Mellman attempts to scapegoat a vague group of “leftist leaders” and their policies for mass sexual assaults reported in Germany on New Year’s Eve 2016 by using questionable data from a known Islamophobe. He fails, however, to provide necessary context by not mentioning the War on Terror and previous Western-led campaigns as the reason so many refugees are forced from their homes in the first place.

That’s besides the fact that the Wall Street Journal later reported two Germans and one U.S. citizen were also arrested in connection with the assaults.

The refugee crisis in the Middle East, North Africa, and Europe is not an issue to be taken lightly and the attacks carried out by domestic terrorists and those that have come from war zones are tragic. Only citing immigration policies throughout the European Union as the cause of these attacks while ignoring the history of regime changes, support for genocidal leaders, bombing campaigns, and brutal sanctions waged on much of the Middle East by the U.S. and other Western nations is dangerous, short-sighted, and self-defeating.

Ignoring the lessons of history while discussing political and social issues assures the War on Terror will continue to breed more terrorism and make the citizens of all nations waging it less safe — no matter their political alignment.

Mellman goes on to say that “leftist European countries put women in harm’s way.” Maybe he hasn’t heard about the current American administration’s denial of access to birth control and other health care, Trump’s repeated comments and jokes about sexual assault, or the ever-rising civilian death toll in illegal wars started by what he calls “liberal democracies” that disproportionately affect women and children.

Mellman’s point that leftist hypocrisy endangers LGBT citizens in Western democracies is further discredited by a U.S. vote at the United Nations refusing to condemn the death penalty for consensual homosexual relations. Saudi Arabia voted the same way.

Trump also disrespected the LGBT community, as well as veterans, when he placed a ban on transgender troops from serving in the military, a decision that was criticized by military leaders and soldiers, current and former.

To attribute “mass sexual assaults and rapes” to open borders or migrants is yet another oversimplification. To argue that rape, sexual harassment, abuse, and other violence is exclusive to non-Western cultures is an affront to countless casualties and survivors at home and around the world.

A critical analysis of liberal and “leftist” policies

If leftists and liberals are making the world less safe, it’s not through the policies and incidents Mellman argues, but others that need examining.

You could argue the expansion of the War on Terror under former President Obama was the largest contributor to decreasing safety around the world. Policy decisions that expanded and further tainted the war include increasing the number of nations bombed via drones, refusal of due process and extrajudicial killing of Anwar Al-awlaki and his 16-year old son Abdulrahman — both American citizens — in Yemen (Anwar’s 8-year-old daughter, Nawar, was killed in the first raid of Trump’s presidency, along with an American Navy SEAL and multiple women and children).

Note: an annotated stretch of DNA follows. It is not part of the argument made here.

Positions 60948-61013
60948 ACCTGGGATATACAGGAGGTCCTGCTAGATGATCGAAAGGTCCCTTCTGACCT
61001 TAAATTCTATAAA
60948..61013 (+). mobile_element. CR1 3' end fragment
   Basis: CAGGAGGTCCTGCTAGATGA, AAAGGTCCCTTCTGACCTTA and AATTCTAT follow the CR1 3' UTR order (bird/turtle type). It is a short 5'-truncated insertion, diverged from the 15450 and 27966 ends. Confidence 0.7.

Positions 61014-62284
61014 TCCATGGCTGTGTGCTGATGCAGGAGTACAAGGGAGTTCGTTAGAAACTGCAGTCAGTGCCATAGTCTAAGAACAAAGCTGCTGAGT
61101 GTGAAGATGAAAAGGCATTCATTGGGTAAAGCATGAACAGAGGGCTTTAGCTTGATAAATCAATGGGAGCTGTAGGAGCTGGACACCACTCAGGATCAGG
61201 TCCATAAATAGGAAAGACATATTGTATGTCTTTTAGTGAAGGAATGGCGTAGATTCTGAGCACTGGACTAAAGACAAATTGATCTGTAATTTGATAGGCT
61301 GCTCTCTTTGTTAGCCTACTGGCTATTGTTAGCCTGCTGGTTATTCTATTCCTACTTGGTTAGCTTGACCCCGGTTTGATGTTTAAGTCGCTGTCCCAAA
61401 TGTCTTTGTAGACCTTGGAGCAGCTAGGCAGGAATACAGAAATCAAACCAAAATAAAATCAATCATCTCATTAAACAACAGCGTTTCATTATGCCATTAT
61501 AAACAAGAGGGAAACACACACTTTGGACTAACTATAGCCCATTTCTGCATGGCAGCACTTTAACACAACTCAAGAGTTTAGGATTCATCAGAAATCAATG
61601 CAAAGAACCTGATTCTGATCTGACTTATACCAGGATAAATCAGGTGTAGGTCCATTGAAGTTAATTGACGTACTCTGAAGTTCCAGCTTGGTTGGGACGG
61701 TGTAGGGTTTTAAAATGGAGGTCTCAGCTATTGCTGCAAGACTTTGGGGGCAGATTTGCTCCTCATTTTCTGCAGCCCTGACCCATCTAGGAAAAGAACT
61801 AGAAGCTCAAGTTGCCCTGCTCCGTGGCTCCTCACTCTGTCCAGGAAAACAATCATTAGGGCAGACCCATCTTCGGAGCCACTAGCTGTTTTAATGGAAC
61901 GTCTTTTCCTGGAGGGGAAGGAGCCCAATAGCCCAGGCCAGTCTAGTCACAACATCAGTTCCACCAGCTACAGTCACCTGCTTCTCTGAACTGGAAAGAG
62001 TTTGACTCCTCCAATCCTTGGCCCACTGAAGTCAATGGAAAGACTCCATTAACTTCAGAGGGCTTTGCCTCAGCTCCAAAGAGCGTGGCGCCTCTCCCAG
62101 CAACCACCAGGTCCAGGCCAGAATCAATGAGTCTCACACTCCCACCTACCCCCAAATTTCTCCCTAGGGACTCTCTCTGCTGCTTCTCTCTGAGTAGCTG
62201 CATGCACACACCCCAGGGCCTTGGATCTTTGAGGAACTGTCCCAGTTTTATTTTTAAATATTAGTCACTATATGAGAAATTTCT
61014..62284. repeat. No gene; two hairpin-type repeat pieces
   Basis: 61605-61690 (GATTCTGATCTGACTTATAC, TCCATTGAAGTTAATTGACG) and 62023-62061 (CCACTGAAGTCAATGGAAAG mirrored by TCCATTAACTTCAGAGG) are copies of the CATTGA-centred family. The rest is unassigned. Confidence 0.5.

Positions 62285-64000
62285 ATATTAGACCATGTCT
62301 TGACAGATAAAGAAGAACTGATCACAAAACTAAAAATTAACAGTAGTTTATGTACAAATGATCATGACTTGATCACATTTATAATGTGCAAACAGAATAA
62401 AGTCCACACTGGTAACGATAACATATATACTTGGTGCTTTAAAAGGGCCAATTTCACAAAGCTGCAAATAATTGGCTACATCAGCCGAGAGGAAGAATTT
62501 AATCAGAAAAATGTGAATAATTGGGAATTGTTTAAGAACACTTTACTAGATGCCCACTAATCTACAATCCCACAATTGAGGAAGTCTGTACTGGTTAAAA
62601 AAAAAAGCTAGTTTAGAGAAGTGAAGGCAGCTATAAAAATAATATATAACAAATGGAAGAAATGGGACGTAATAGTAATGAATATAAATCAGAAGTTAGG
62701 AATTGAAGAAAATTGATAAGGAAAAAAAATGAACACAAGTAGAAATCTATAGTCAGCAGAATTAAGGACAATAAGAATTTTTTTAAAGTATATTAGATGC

On top of this, increased CIA, Special Operations Forces, and other covert missions around the world with less oversight, the expansion of warrantless mass surveillance, economic sanctions that have resulted in mass suffering, the use of black sites and secret prisons, rendition, and torture, which were largely implemented by Bush, serve as recruiting tools and inspiration for violent extremists while destroying our own safety and liberty.

I reached out to Mellman for comment on his views but did not receive a reply as of publication time. 

In the age of emerging technology where sensationalistic headlines citing mistruths, lies, and fake news get the most clicks, we have to make a conscious effort to filter out the propaganda and let logic and reason prevail. Where this technology and competing interests provide challenges, it’s important to recognize the opportunity they create as well.

We should listen to and amplify the voices that have traditionally been censored, silenced, and oppressed to move toward a better, safer world.  

And while it’s important to immerse ourselves with and confront the shortcomings of those we disagree with, it’s equally important to critically assess those from our own tribe, party, country, or other identities we associate with to maximize our potential for achieving truth, justice, safety, and freedom.

Additional reading

Austen Erblat is a former managing editor of the University Press. For information regarding this or other stories, email [email protected] or tweet him @AustenErblat.